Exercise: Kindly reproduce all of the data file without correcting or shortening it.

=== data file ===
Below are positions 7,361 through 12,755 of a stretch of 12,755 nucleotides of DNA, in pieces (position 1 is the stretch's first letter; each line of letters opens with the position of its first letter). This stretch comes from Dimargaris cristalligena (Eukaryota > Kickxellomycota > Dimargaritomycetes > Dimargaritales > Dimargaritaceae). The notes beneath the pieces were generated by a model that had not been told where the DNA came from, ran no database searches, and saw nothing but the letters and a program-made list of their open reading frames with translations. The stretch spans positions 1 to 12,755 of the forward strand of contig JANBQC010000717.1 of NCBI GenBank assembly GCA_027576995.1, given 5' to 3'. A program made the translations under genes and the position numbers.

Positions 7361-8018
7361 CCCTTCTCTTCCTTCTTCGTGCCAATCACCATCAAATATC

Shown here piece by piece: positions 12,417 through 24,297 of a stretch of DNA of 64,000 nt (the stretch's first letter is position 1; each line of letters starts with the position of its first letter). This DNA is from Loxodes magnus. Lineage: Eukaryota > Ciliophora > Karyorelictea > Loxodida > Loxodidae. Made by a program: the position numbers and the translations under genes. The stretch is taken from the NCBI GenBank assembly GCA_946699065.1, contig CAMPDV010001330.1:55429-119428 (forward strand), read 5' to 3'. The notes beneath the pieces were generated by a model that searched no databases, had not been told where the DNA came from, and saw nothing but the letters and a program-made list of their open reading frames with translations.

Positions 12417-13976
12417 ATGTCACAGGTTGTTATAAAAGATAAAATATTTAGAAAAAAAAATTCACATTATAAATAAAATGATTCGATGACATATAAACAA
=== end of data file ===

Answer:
Below are positions 7,361 through 12,755 of a stretch of 12,755 nucleotides of DNA, in pieces (position 1 is the stretch's first letter; each line of letters opens with the position of its first letter). This stretch comes from Dimargaris cristalligena (Eukaryota > Kickxellomycota > Dimargaritomycetes > Dimargaritales > Dimargaritaceae). The notes beneath the pieces were generated by a model that had not been told where the DNA came from, ran no database searches, and saw nothing but the letters and a program-made list of their open reading frames with translations. The stretch spans positions 1 to 12,755 of the forward strand of contig JANBQC010000717.1 of NCBI GenBank assembly GCA_027576995.1, given 5' to 3'. A program made the translations under genes and the position numbers.

Positions 7361-8018
7361 CCCTTCTCTTCCTTCTTCGTGCCAATCACCATCAAATATC

Shown here piece by piece: positions 12,417 through 24,297 of a stretch of DNA of 64,000 nt (the stretch's first letter is position 1; each line of letters starts with the position of its first letter). This DNA is from Loxodes magnus. Lineage: Eukaryota > Ciliophora > Karyorelictea > Loxodida > Loxodidae. Made by a program: the position numbers and the translations under genes. The stretch is taken from the NCBI GenBank assembly GCA_946699065.1, contig CAMPDV010001330.1:55429-119428 (forward strand), read 5' to 3'. The notes beneath the pieces were generated by a model that searched no databases, had not been told where the DNA came from, and saw nothing but the letters and a program-made list of their open reading frames with translations.

Positions 12417-13976
12417 ATGTCACAGGTTGTTATAAAAGATAAAATATTTAGAAAAAAAAATTCACATTATAAATAAAATGATTCGATGACATATAAACAA